“If freedom were not so economically efficient it certainly wouldn’t stand a chance.” — Milton Friedman
There is one great plot that has propelled the human race forward in its quest to live better and longer — efficiency. This is human efficiency, not the engineer’s efficiency that defines how many miles a car runs on a gallon of gas, or the BTUs per ton of coal. The efficiency that transformed human welfare is the increased comfort, health and creativity drawn from each hour of labor expended.
This increased efficiency manifests itself in numerous ways, but one of the most dramatic is production of America’s superabundance of food. Holland Thompson, in a book about inventions, said, “There is still, and always will be, a good deal of hard labor on the farm. But invention has reduced the labor and has made possible the carrying on of this vast industry by a relatively small number of hands.” That summary was in 1921, when 30 percent of Americans lived on the farm; today about 2 percent do.
Thanks to agricultural efficiency, the average American today spends less than 10 percent of his or her disposable income on food. And today’s farmer in an air-conditioned tractor cab is as far removed from the animal-drawn plow as today’s heart surgeon is from the blood-letting that was meant to save George Washington’s life.
Despite lamentations over the migration from the land to crowded cities, freedom from agricultural drudgery has produced more intellectual and material advancement than we can imagine. Dramatic improvements in travel, communications and medicine are some of the practical results.
Human efficiency is not restricted to any continent, race or climate; only ingenuity and ambition are required. It prospers most in those parts of the world where tradition and custom encourage industry and economic freedom. No better example exists than Benjamin Franklin, son of a soap maker, drifting due to circumstances and a restless spirit into the printing trade. With less than two years of formal education, his observations, ingenuity and government service contributed mightily to human efficiency.
Walmart, often maligned for its amalgamated approach to buying in quantity and selling cheap, is a lesson in efficiency. But it is not unique or new. Montgomery Ward and Sears-Roebuck devised a similar innovation over a century ago with their mail-order business. They were aided by the U.S. Postal Service, which could deliver much of their wares anywhere in the country. Small-town merchants and local manufacturers despised the large mail-order companies, and opposed the “Parcels Post” law that allowed mail carriers to deliver packages.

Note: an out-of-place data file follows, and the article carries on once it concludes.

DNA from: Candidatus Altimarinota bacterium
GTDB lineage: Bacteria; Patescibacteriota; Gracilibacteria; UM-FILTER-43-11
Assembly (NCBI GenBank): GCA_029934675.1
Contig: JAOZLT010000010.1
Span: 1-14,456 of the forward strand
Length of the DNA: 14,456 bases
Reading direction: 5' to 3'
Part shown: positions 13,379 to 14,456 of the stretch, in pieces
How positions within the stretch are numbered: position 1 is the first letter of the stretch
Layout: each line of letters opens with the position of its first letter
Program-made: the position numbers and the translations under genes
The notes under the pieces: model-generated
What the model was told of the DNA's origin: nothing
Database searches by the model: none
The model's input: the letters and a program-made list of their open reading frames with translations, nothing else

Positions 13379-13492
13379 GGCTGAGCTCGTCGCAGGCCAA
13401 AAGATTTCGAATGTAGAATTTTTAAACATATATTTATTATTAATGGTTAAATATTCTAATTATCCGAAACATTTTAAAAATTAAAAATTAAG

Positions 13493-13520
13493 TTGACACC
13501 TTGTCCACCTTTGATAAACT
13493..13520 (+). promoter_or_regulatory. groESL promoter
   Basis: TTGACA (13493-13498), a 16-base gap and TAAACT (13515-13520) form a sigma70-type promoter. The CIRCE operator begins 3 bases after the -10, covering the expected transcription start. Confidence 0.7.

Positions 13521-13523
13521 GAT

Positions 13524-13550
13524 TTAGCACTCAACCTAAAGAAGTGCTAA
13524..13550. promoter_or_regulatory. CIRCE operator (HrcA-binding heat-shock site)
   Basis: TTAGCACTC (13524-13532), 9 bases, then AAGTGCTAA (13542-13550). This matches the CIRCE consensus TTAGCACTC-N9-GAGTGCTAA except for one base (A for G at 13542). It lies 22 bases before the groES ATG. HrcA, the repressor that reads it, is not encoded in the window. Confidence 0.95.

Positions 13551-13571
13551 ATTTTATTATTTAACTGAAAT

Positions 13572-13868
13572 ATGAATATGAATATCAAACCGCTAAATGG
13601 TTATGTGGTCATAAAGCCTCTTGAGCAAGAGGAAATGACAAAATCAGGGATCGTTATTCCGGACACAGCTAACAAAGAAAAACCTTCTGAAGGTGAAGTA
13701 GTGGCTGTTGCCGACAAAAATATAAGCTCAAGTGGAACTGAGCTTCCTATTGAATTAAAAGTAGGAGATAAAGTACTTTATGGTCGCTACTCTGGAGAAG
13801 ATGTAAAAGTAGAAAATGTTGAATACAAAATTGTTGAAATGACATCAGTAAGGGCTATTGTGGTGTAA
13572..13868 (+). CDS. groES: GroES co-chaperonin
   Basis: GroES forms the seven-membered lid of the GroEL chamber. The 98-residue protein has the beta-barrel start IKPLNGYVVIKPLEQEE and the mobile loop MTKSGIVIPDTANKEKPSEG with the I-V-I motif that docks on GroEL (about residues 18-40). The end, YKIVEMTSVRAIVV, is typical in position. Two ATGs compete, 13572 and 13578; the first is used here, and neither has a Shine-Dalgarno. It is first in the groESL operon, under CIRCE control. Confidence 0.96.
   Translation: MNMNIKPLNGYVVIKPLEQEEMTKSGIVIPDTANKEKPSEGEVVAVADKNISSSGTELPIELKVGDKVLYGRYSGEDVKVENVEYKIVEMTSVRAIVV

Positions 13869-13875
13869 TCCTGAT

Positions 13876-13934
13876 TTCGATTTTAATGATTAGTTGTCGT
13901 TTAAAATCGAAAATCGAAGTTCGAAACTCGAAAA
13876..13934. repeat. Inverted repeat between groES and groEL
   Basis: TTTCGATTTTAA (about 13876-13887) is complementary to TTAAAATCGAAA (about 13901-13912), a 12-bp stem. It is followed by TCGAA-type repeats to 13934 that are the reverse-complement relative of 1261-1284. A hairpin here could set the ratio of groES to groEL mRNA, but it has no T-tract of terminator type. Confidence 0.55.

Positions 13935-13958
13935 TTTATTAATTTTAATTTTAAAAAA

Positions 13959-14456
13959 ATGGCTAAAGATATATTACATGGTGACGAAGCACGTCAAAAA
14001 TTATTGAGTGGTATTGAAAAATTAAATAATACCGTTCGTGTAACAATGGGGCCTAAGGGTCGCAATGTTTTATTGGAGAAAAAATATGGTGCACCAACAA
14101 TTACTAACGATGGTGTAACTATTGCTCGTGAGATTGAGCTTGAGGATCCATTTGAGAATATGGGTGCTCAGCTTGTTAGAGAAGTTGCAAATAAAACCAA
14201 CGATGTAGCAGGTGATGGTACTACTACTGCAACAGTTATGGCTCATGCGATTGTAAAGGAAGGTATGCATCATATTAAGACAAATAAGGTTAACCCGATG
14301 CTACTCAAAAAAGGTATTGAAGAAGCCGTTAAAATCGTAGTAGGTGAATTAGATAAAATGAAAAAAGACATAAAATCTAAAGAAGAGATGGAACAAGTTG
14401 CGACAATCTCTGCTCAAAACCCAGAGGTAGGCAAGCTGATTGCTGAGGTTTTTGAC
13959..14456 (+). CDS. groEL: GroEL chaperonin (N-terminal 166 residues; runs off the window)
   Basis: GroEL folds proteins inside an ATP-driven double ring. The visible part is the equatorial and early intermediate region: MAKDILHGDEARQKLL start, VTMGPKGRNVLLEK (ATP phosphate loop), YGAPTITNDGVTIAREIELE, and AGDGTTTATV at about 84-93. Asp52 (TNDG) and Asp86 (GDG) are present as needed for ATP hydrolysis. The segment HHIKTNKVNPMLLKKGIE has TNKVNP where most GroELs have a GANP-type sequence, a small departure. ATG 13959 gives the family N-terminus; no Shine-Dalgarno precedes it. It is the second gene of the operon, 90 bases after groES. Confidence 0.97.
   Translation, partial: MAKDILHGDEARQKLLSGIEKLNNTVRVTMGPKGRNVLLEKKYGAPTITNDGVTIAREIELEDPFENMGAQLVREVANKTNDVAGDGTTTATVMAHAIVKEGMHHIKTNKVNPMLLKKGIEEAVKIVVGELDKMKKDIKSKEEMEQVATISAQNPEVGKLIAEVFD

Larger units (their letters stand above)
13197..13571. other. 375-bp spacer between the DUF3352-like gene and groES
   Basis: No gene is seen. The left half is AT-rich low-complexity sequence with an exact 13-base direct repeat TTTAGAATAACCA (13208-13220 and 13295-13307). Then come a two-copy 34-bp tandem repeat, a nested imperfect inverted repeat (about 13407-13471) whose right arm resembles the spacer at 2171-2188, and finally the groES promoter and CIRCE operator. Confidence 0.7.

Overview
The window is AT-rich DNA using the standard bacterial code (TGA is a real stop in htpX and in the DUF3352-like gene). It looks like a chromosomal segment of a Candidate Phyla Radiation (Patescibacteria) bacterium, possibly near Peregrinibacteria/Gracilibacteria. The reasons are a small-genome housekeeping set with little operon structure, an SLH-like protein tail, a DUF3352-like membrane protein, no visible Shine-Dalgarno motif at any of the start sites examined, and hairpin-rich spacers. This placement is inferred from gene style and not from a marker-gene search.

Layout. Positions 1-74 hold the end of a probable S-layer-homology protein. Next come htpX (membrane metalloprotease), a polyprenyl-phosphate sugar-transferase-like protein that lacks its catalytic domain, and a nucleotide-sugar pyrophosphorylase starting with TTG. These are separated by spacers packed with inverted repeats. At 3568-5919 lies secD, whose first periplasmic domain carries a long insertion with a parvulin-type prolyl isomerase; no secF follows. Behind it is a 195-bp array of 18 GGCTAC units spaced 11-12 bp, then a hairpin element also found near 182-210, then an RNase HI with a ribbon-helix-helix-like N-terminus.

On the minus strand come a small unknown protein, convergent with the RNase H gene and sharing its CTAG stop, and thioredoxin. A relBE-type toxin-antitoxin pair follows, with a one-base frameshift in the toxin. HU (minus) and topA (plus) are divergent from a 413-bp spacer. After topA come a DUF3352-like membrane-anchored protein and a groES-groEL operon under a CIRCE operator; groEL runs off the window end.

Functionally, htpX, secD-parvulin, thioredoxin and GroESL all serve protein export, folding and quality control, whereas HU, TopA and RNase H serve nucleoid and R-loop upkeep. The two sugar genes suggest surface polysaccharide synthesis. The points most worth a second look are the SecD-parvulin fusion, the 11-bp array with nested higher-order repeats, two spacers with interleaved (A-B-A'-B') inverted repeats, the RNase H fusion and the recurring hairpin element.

“These big catalog companies invade every hamlet and crossroads in the country with enticing, mendacious descriptions of goods quoted at low prices,” the Georgia president of the Retail Merchants Association wrote to the Atlanta Constitution in 1907. People of these hamlets and crossroads loved the availability of such a variety of goods and the convenience of purchase and delivery. This efficiency in business has been copied numerous times.
Changing efficiency is exemplified in the Internet phenomenon of instantaneous communication. The agency that 100 years ago facilitated mail-order companies is now being overtaken by the Internet, UPS and FedEx. In a March news release, the Postmaster General remarked, “The crisis we’re facing gives us an historic opportunity to make changes.” The Postal Service requires lots of changes.
Bills paid by mail decreased from 80 percent in 2001 to 56 percent in 2008. Electronic payment of bills jumped from 13 percent to 38 percent. Even as mail volume drops, retirement liability has doubled since 1996, from $7 billion to $14 billion. Its projected budget deficit grows to $238 billion by 2020.
Government can stall efficiency in the name of protecting workers, stabilizing commerce or a hundred other purposes, but efficiency eventually wins. Efficiency tolerates no government subsidies. The government subsidizes passengers on Amtrak a half-century after the people have chosen other modes of transportation. Amtrak, established by Congress in 1972 as a “for profit corporation,” has never made a profit and has received taxpayer subsidies every year, including $1.3 billion in 2008. By the end of the 20th century, trains accounted for only 1 percent of the nation’s commercial intercity passenger traffic.
Railways were a revolution in transportation, but like nearly all innovations in efficiency, they are eventually superseded by others that save humans more time, trouble and money. Trucks today can haul lettuce from California fields to supermarkets in New York cheaper than New York can grow it. Airplanes and ships haul grapes from Chile and citrus from Spain to compete with U.S. growers.
Endless agendas compete for our time and money. Many of them seek to solve social and governmental problems, local, national and worldwide. Whatever their cost and effectiveness, those that deserve attention will give humans more wealth, health and happiness for each hour of work invested. This efficiency is the lesson of the history of human progress. It has not gone out of style.
University of Georgia Professor Brown is an adjunct scholar with the Georgia Public Policy Foundation and author of “The Greening of Georgia: The Improvement of the Environment in the Twentieth Century.” The Foundation is an independent think tank that proposes practical, market-oriented approaches to public policy to improve the lives of Georgians.